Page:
IT automation offers an increase in productivity and a reduction in risk. But your networking team’s transition to using network automation can be challenging. Here are some tips that managers and executives can use for leading the change.
Prepare for cultural change
Converting network operations to automated processes requires a culture change that impacts how your organization handles network changes that support the business. Remember the culture change that was needed when the phone system changed from PBX to voice over IP? Well, keep in mind that the transition from manual processes, infrequent changes, and change control boards is similar.
There will be changes in staff roles, and you need to be prepared to handle reorganizations to reflect this. The networking team may need to add software developers, particularly if they are using open-source tools. Note that some commercial automation products minimize this requirement, potentially making the transition easier.
Some staff will be resistant to change. The challenge for managers is to move individuals into positions where they can be productive and to set realistic expectations about performance. You’ll need to get buy-in for the change and set a positive tone that encourages everyone to participate. Use a phased implementation process that gives everyone, including yourself, time to adjust.
Provide the necessary funding
Network automation will not happen without financial support. You’ll need to provide funding for tools and development. Keep in mind that open-source tools and their implementation will be nearly as expensive as commercial tools. Both require funding that’s above and beyond the regular networking budget. When choosing tools, it is better to focus on the solution that addresses business problems in the desired timeframes. A commercial product may directly address your business objectives and allow your team to be more productive in less time and with fewer mistakes.
The training budget will also need attention. You’ll need to fund classes as well as allocate staff time to learn the new technology. Executives and managers are no exception. You should understand how automation adoption will change organizational structures, like change control boards and test/QA groups.
The automation team can also use a test environment before applying them to the production network. Network testing hasn’t happened in the past due to the expense of maintaining a hardware lab environment that matches the production network. Today, a test environment can be supported primarily by less expensive virtual network device instances. The result is similar to the test environments that application software development uses.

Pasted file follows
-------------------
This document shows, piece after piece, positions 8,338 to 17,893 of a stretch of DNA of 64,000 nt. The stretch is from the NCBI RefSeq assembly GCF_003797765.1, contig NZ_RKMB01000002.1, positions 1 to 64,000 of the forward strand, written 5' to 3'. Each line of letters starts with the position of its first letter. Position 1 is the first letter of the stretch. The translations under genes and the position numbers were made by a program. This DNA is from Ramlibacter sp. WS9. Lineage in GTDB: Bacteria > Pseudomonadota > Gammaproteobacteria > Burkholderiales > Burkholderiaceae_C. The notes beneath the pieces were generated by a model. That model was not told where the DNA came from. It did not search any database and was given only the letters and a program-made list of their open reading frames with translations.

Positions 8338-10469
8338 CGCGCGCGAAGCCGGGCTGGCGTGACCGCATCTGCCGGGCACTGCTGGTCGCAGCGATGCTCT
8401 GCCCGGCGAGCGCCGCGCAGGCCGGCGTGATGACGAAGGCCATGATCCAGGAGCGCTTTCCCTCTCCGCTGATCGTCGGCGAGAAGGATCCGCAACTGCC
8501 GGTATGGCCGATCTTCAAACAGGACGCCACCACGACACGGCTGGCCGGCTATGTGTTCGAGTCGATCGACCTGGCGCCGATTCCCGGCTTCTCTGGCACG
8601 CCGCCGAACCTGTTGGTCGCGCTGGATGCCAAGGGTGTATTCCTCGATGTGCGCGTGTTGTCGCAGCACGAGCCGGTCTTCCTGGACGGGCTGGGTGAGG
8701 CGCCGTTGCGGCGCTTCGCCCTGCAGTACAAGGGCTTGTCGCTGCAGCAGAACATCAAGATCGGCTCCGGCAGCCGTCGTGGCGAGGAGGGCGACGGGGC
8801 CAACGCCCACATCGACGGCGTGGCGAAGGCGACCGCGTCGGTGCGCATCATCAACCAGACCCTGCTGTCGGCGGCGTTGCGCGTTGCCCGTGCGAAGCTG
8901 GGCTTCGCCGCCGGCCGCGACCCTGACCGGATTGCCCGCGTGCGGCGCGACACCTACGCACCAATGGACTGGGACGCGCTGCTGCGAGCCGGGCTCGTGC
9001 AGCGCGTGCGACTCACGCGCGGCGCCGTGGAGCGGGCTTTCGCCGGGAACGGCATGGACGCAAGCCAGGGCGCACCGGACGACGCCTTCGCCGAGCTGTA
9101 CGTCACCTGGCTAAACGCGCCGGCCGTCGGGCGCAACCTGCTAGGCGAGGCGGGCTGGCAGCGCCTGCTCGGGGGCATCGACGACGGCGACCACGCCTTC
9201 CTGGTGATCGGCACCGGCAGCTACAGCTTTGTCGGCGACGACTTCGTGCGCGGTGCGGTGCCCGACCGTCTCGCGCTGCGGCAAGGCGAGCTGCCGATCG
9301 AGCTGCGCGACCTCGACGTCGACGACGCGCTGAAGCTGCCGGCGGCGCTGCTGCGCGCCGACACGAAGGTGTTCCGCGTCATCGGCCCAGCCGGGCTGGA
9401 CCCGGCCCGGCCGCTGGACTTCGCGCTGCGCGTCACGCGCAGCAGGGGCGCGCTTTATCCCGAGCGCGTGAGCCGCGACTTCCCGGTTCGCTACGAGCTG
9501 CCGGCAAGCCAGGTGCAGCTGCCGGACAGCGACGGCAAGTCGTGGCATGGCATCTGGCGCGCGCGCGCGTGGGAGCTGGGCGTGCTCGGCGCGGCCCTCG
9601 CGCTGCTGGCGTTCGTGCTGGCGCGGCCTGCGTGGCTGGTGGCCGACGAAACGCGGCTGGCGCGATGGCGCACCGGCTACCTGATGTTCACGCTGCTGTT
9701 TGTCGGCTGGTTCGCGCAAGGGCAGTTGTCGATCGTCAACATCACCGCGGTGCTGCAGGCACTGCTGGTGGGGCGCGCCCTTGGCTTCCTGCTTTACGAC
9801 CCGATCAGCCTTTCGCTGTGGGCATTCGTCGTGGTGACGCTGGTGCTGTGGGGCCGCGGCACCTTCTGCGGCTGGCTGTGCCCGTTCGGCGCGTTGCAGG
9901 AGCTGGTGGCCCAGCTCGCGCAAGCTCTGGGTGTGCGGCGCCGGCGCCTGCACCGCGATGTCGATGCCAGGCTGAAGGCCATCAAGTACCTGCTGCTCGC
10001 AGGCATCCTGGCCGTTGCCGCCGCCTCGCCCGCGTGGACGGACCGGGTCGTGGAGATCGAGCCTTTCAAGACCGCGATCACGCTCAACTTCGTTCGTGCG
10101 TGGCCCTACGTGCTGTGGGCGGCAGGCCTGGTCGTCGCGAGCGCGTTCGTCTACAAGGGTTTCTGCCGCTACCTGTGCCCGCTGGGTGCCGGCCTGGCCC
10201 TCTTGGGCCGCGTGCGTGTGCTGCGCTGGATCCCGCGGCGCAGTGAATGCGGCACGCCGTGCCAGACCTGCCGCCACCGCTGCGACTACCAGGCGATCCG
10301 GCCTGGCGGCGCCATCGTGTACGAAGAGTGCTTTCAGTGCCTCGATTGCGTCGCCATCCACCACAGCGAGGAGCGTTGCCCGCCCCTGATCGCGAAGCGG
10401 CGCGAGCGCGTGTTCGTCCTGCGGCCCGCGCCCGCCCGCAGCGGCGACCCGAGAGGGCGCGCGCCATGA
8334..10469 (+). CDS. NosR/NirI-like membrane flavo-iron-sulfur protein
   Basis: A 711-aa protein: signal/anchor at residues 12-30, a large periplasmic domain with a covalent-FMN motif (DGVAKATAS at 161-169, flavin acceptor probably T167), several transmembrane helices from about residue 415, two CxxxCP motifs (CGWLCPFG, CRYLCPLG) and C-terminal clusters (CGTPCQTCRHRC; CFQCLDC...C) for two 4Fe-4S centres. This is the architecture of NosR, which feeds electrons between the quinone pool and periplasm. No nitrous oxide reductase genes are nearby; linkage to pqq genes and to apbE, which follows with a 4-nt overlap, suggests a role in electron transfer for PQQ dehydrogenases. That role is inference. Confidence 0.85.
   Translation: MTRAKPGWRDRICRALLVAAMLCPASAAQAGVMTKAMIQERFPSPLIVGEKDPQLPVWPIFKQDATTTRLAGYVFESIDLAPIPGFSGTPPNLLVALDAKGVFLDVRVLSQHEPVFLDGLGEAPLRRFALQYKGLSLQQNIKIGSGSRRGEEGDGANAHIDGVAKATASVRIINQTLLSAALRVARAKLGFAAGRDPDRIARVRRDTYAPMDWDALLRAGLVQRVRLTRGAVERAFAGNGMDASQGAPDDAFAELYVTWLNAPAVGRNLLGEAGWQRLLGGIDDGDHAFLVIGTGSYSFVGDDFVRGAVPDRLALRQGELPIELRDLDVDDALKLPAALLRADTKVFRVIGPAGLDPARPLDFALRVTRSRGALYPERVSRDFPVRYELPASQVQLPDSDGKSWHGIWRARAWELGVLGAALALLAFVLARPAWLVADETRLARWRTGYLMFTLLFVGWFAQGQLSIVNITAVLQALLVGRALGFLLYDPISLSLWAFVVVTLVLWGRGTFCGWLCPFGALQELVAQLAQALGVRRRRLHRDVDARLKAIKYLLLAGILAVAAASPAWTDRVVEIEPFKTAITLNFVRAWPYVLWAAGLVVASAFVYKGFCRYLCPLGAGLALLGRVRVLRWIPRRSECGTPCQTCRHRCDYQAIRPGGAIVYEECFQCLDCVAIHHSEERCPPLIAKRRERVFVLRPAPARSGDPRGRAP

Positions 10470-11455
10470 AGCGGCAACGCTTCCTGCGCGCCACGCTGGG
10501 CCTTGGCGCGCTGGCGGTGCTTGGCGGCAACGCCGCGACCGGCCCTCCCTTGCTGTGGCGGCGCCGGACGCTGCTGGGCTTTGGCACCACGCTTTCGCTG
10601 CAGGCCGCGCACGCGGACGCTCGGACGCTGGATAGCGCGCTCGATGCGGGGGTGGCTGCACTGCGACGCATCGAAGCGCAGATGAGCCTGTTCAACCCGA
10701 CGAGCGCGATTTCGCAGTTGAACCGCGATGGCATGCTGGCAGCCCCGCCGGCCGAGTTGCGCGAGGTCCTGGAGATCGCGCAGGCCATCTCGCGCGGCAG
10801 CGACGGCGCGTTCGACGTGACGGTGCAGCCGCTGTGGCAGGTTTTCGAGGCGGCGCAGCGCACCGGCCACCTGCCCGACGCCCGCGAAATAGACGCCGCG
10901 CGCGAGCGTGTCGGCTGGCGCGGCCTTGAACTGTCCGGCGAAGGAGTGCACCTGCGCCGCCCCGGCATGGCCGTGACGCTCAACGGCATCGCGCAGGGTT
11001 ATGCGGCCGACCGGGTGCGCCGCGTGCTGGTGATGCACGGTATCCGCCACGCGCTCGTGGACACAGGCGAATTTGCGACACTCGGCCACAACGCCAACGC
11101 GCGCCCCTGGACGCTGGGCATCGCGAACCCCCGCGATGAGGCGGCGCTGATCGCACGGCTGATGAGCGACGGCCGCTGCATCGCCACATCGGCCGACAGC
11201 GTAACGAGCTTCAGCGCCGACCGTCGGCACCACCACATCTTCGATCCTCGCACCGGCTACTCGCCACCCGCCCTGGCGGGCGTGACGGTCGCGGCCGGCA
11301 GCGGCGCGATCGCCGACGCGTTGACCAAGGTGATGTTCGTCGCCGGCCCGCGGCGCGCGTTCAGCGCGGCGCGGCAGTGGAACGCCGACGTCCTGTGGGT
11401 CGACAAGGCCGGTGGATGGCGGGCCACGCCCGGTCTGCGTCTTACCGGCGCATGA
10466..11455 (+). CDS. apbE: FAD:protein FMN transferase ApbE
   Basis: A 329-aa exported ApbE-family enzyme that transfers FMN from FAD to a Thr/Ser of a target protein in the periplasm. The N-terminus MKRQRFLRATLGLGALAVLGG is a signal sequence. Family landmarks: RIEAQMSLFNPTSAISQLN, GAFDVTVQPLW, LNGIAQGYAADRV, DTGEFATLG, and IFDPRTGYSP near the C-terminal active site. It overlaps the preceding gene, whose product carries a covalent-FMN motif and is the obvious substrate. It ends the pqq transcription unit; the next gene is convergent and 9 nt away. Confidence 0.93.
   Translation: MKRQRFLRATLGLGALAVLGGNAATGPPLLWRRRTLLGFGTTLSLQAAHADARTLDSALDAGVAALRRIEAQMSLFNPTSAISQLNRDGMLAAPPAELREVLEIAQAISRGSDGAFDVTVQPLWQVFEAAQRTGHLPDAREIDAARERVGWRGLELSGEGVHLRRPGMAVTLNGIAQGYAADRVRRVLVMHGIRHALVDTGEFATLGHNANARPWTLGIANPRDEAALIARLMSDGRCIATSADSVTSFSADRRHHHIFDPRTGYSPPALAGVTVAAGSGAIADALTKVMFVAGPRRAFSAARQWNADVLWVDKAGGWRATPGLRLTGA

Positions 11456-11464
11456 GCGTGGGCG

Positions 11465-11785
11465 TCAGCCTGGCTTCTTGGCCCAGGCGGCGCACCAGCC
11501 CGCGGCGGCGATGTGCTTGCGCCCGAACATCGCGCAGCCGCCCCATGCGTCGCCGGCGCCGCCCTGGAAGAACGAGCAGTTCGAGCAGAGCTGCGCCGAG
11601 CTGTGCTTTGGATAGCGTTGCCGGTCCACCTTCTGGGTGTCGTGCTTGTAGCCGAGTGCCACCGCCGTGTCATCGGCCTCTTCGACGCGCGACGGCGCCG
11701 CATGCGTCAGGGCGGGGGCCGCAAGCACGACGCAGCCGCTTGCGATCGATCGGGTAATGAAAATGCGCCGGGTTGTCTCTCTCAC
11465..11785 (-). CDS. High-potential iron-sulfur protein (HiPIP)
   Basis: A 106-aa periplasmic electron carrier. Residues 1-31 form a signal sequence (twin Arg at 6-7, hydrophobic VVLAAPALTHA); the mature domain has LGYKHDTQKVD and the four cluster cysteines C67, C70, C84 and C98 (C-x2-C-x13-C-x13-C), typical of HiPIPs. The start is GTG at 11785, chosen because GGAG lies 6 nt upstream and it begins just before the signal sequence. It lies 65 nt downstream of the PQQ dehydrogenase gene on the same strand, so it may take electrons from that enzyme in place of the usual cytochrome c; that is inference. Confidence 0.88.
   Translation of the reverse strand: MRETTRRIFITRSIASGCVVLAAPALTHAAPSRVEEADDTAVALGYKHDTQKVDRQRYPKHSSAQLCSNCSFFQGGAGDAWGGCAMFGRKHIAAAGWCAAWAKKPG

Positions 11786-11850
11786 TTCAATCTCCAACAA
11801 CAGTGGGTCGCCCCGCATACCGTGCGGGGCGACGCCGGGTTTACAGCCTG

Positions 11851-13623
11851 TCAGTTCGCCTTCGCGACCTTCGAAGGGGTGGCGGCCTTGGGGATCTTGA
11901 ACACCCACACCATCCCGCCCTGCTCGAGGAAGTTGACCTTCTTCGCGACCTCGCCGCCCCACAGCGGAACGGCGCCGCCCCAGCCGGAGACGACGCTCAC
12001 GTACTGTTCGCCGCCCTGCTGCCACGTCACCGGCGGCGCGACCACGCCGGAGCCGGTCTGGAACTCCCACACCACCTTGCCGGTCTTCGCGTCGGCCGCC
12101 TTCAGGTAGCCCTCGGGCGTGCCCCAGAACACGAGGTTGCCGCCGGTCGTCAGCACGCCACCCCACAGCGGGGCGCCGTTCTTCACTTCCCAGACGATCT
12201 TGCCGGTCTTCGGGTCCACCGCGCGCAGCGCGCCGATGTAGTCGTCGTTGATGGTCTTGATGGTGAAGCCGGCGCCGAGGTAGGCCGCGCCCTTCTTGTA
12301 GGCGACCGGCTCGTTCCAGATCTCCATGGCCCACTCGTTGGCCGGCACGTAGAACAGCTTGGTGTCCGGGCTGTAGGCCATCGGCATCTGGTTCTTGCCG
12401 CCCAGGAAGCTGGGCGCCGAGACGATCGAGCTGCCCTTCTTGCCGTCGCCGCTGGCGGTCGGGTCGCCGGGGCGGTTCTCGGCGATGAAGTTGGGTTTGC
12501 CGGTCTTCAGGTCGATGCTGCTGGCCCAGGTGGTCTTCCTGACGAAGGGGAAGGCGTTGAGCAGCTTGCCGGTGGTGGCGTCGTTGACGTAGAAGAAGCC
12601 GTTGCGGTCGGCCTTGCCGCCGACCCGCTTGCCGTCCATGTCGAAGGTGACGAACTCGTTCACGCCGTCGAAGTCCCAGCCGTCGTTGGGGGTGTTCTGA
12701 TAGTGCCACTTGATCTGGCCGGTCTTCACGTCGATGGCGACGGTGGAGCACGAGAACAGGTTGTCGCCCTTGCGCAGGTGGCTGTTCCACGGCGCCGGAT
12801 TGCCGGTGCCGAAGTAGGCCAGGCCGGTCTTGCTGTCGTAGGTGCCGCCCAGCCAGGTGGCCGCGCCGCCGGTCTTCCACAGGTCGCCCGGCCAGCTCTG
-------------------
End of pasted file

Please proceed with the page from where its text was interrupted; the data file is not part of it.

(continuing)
Consistent designs and the use of templates will increase the value of automation. It is much easier to maintain 100 branches that use the same network design than if those same branches use multiple designs. Multiple designs typically happen when an organization purchases the absolute lowest cost equipment for each branch. However, the cost of managing those variations often outweighs the savings. You may find it necessary to spend money on making the network more consistent (See Managers: Technical Debt can Sink Your Automation Efforts).
Fortunately, automation isn’t just about reducing expenses associated with change. As your organization adopts automation, you’ll start to see additional investment returns due to shorter application deployment times and fewer mistakes due to manual processes. If you outsource network changes to a smart hands supplier, you should also see a decrease in that expense. Your senior network staff can then begin focusing on initiatives that bring value to the business instead of working on tedious manual changes.
Can you eliminate network staff positions to save money? Probably not. Someone still needs to know how the network functions, understand the features of each network device, and know how to create network designs that support the business.
Set incremental goals
Adopting network automation is a journey that goes through phases. Safe initial steps perform read-only operations on the network, like checking for configuration drift or obtaining troubleshooting information. The next level performs simple configuration changes that have little impact if something goes wrong. More advanced operations will include the initial provisioning of new devices. The ultimate goal is to automate the testing of proposed changes, and if the tests pass, to automatically roll it out to the production network. Instead of doing a few big, risky changes in long change windows, the goal relies on many more small, well-tested, and low-risk changes.
Manage the risk of failures
You’re doing something new, and failures are highly likely. You can help the team navigate the risks of using automation and guide the adoption of new processes that enable forward progress with minimal risk.
Failures are an opportunity to learn what went wrong and how to automate some steps that would have identified the problem before it reached the production network. (See The Unicorn Project)
Network consistency and corresponding network testing frameworks with automated testing are key components to reduce risk.
Finally, remember that the greatest risk is staying still while your competition moves ahead.